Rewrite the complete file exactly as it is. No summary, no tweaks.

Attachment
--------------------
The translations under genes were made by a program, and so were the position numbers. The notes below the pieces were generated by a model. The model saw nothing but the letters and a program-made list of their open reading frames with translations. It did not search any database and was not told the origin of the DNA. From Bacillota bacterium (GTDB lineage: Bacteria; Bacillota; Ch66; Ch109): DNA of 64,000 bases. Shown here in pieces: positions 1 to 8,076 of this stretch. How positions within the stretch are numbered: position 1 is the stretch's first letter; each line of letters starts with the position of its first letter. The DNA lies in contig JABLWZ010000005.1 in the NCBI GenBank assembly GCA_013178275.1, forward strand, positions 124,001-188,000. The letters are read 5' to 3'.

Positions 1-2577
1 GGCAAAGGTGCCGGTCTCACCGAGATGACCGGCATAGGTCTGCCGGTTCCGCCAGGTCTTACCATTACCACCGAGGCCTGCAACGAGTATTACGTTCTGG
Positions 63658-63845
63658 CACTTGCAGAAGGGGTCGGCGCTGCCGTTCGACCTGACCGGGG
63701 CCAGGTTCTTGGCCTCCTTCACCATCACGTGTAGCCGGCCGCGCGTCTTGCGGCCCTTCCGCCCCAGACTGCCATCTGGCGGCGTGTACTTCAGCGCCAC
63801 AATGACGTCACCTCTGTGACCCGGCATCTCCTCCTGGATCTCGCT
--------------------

The translations under genes were made by a program, and so were the position numbers. The notes below the pieces were generated by a model. The model saw nothing but the letters and a program-made list of their open reading frames with translations. It did not search any database and was not told the origin of the DNA. From Bacillota bacterium (GTDB lineage: Bacteria; Bacillota; Ch66; Ch109): DNA of 64,000 bases. Shown here in pieces: positions 1 to 8,076 of this stretch. How positions within the stretch are numbered: position 1 is the stretch's first letter; each line of letters starts with the position of its first letter. The DNA lies in contig JABLWZ010000005.1 in the NCBI GenBank assembly GCA_013178275.1, forward strand, positions 124,001-188,000. The letters are read 5' to 3'.

Positions 1-2577
1 GGCAAAGGTGCCGGTCTCACCGAGATGACCGGCATAGGTCTGCCGGTTCCGCCAGGTCTTACCATTACCACCGAGGCCTGCAACGAGTATTACGTTCTGG
Positions 63658-63845
63658 CACTTGCAGAAGGGGTCGGCGCTGCCGTTCGACCTGACCGGGG
63701 CCAGGTTCTTGGCCTCCTTCACCATCACGTGTAGCCGGCCGCGCGTCTTGCGGCCCTTCCGCCCCAGACTGCCATCTGGCGGCGTGTACTTCAGCGCCAC
63801 AATGACGTCACCTCTGTGACCCGGCATCTCCTCCTGGATCTCGCT